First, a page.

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N.C. Senator's Hard-Line Conservatism Helped Craft Republican Social Agenda

In five terms, Jesse Helms attracted a national following, supporting what he called
In five terms, Jesse Helms attracted a national following, supporting what he called "decency, honor and spiritual and moral cleanliness in America." (By Ray Lustig -- The Washington Post)
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Helms also had a reputation for going for the jugular in a political fight. "He ran negative ads against me for 20 months," said former North Carolina governor James B. Hunt Jr., a Democrat who lost to Helms in North Carolina's 1984 Senate election, in a 1990 interview with The Post. "During that time he was able to tear me down and get people to begin to see the race in his terms, Jesse Helms's race."

That strategy included efforts to link Hunt with liberal causes by showing pictures of him with Jesse Jackson and Walter Mondale. It also emphasized Helms's 16-day filibuster against a federal holiday for the Rev. Martin Luther King Jr.

In his two final races, in 1990 and 1996, Helms defeated former Charlotte mayor Harvey Gantt in bitterly contested campaigns that attracted national attention. Helms designed his campaigns against the African American Gantt to be about "North Carolina values" vs. "extreme liberal values," and Helms made it clear where he stood.

Helms campaigned against what he described as liberal efforts to give unfair preference in hiring and education to racial minorities. One of his TV ads showed the hand of a white man crumpling a rejection letter as an announcer intoned: "You needed that job. And you were the best qualified. But they had to give it to a minority."

The Justice Department admonished his 1996 campaign for civil rights violations after it mailed 125,000 fliers to heavily African American precincts warning that voters risked imprisonment if they cast ballots.

Gantt later said of Helms's effective but divisive tactics: "He does what every little guy who thinks like him would like to do: stand at the gap and keep out the people they think are trying to change things for the worse. Jesse Helms represents exactly that kind of defiance."

Jesse Alexander Helms Jr. was born Oct. 18, 1921, in Monroe, N.C., a small town where his father was police chief. He attended Wingate College and Wake Forest University but left before graduating to work as a sportswriter for the Raleigh News & Observer.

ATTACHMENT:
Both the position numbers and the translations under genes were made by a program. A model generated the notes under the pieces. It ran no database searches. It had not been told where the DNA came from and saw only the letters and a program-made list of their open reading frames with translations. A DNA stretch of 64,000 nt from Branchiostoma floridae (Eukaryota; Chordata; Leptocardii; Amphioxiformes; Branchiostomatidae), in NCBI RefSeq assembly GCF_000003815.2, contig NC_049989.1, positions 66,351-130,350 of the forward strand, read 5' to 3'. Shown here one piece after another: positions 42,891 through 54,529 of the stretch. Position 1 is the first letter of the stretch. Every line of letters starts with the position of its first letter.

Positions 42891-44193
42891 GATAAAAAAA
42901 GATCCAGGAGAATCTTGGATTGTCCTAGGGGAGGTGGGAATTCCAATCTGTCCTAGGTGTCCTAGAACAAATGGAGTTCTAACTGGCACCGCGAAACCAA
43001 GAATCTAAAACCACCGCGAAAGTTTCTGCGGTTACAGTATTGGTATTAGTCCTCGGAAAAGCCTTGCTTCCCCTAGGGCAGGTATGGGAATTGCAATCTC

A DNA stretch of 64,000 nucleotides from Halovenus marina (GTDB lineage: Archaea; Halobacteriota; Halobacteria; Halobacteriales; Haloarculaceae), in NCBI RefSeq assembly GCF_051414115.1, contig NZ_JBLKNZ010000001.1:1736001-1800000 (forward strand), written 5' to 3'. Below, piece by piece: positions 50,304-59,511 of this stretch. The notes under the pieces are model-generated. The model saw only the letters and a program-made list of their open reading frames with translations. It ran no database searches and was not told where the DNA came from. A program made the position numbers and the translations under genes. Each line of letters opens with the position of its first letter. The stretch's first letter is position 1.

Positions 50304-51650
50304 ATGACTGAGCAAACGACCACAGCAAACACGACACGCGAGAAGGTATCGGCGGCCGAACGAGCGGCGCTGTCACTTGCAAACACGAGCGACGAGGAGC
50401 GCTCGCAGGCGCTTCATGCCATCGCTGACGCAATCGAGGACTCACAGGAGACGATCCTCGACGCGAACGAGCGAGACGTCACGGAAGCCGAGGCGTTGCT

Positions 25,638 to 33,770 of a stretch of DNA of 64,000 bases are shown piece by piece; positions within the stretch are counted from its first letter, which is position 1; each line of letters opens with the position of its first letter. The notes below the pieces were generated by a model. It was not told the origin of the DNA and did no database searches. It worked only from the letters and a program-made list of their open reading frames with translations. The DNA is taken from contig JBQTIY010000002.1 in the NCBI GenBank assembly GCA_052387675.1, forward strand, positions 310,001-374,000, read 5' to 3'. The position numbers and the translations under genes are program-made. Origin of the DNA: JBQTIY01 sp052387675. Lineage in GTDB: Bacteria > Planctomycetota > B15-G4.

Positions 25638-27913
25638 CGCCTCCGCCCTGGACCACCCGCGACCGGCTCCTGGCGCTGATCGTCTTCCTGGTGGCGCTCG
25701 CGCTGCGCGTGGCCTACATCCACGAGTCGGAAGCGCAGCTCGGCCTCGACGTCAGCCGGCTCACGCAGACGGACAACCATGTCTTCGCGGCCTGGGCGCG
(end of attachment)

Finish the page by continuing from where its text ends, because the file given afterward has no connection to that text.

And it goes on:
During World War II, he served in the Navy, then returned to journalism as city editor of the Raleigh Times newspaper. In 1948, he joined the staff of Raleigh radio station WRAL, where he became news and program director. He also helped start the North Carolina News Network, a statewide radio system.

Helms's political career began in 1950, when he served as a top campaign aide to Willis Smith, a conservative Raleigh lawyer running for the U.S. Senate. In one of the roughest campaigns in state history, Smith used a series of race-based attacks to defeat University of North Carolina President Frank Porter Graham in the Democratic primary.

Helms later said he played no major role in the campaign, but others insisted he was its chief architect. In any event, Helms accompanied Smith to Washington as his administrative assistant. Three years later, when Smith died, Helms went back to North Carolina as executive director of the North Carolina Bankers Association and served two terms on the Raleigh City Council.

In 1960, he returned to the news business as executive vice president of a regional broadcasting company that operated WRAL-TV.

Helms became a household name in North Carolina with his editorials on local news broadcasts. At 6:25 p.m. each night, he broadcast five-minute tirades against the likes of intellectuals, "the so-called civil rights movement," big government, high taxes, student protests and the Kennedys. The commentaries were rebroadcast the next morning and were carried on 70 radio stations, making Helms's observations staples of daily life in North Carolina. A newspaper column he wrote during those years ran in 200 papers.


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